NIEHS Worker Training Program Releases Fact Sheet on SARS-CoV-2 Variants
The Worker Training Program (WTP) of the National Institute of Environmental Health Sciences has published a fact sheet (PDF) that provides information on SARS-CoV-2 variants. The document explains that viruses naturally adapt over time to survive and remain infectious. According to the fact sheet, these new variants do not change how the virus works but can affect how contagious it is, its ability to evade human immune system responses, and the ease with which it can cause illness or spread from person to person. As of early December, the most common variant of SARS-CoV-2 circulating in the U.S. is the delta variant, named after the fourth letter of the Greek alphabet. The NIEHS fact sheet was published in early November, prior to the discovery of the omicron variant later that month.
Some variants, like delta, can cause more severe infections that result in greater numbers of hospitalizations and death, WTP explains. Unvaccinated people and worker populations that serve the public or work in crowded or small spaces are particularly vulnerable.
Research on the effectiveness of COVID-19 vaccines against SARS-CoV-2 variants is ongoing, but CDC states that vaccines continue to be effective against the delta variant. WTP’s fact sheet urges workplaces to focus on vaccination to reduce transmission and symptom severity and to maintain other COVID-19 controls, such as effective ventilation and physical distancing.
The fact sheet states that vaccine effectiveness is measured by reduction in infections, symptom severity, hospitalizations, and death, and that vaccines are “still a very effective intervention that provides protection for workers.”
EU Study Reviews Health Risks Associated with Telework During COVID-19 Pandemic
In October, the European Agency for Safety and Health at Work (EU-OSHA) published a report on occupational mental and physical health issues associated with teleworking during the COVID-19 pandemic. Based on interviews with workers in Italy, Spain, and France conducted from February to May 2021, the study’s authors found that the extended and prolonged teleworking experience required reassessment of traditional assumptions about psychosocial health effects associated with teleworking. For most employees, stress brought on by increased workload and periods of irregular or extended work abated after the initial period of adjustment. Employees generally reported a loss of quality interpersonal communication and collaboration, but some “medium-skilled” workers felt they received more recognition while teleworking.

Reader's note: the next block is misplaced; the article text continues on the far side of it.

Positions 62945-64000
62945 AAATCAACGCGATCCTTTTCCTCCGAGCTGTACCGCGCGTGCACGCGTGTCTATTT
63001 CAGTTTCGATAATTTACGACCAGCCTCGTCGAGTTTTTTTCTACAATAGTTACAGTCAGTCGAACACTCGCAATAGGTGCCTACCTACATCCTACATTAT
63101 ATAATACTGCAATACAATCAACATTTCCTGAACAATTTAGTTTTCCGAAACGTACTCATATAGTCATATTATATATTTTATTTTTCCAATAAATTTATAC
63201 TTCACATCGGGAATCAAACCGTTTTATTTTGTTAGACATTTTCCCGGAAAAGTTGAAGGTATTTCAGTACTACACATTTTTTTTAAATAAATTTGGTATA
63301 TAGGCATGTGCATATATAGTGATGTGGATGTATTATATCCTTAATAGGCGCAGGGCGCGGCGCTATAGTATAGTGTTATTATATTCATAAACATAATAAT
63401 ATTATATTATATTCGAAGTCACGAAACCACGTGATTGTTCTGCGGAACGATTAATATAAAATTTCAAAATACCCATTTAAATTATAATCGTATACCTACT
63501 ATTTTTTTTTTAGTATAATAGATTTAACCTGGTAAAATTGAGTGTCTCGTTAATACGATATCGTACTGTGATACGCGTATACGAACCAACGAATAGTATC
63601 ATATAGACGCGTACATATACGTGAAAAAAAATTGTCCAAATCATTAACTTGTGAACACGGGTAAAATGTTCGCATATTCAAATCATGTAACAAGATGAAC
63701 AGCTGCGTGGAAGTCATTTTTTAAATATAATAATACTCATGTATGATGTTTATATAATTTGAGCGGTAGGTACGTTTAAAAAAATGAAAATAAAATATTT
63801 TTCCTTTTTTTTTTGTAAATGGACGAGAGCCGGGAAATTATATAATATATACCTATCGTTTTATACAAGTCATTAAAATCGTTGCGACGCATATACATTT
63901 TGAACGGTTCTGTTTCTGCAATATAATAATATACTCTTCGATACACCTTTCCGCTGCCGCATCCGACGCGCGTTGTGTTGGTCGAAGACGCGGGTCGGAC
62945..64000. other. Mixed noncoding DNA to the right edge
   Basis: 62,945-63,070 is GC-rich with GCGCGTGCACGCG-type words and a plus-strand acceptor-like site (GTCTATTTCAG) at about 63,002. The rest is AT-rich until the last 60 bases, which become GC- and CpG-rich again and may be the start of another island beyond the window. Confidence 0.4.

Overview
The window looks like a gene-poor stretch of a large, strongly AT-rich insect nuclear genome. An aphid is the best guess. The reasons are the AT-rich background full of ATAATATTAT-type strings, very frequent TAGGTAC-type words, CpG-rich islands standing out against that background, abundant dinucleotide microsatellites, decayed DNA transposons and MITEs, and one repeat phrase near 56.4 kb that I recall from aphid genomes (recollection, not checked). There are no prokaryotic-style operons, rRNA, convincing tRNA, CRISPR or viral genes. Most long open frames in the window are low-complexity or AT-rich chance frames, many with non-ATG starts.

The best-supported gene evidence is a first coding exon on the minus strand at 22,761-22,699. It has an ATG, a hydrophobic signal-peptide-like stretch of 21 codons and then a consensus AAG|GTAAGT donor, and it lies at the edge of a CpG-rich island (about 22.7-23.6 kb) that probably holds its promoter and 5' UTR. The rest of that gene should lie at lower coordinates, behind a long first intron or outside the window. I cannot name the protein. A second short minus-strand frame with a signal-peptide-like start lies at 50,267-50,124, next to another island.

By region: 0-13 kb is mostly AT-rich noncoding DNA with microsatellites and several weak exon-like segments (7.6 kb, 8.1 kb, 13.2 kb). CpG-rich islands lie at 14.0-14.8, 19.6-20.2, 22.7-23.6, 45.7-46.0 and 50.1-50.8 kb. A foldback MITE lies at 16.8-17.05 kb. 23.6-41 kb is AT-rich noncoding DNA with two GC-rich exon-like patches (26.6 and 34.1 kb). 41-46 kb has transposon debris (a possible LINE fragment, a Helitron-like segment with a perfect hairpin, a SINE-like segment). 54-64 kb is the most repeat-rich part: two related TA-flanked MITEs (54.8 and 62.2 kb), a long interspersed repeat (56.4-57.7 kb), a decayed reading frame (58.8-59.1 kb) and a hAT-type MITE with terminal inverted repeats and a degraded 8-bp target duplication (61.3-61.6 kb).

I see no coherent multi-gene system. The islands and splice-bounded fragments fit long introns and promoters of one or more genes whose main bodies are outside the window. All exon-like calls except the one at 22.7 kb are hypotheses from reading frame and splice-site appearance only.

Those in occupations requiring face-to-face interaction continued to experience stress. In some cases, working mothers with school-aged children at home reported stress, anxiety, and guilt. Employees also described physical issues such as neck pain and eye strain associated with increased sedentarism and poor ergonomic conditions at home.
The report’s authors state that the negative health effects associated with telework can be counterbalanced by increased work autonomy; improved organizational support, such as providing employees with ergonomic equipment; and better dialogue and collective bargaining between employees and organizations. The authors recommend hybrid work arrangements to provide a balance between telework flexibility and face-to-face interaction after the pandemic.
More information and access to a PDF of the report can be found on EU-OSHA’s highlights and executive summary pages.
NIOSH to Consider Establishing "Centers of Excellence" for Personal Protective Technology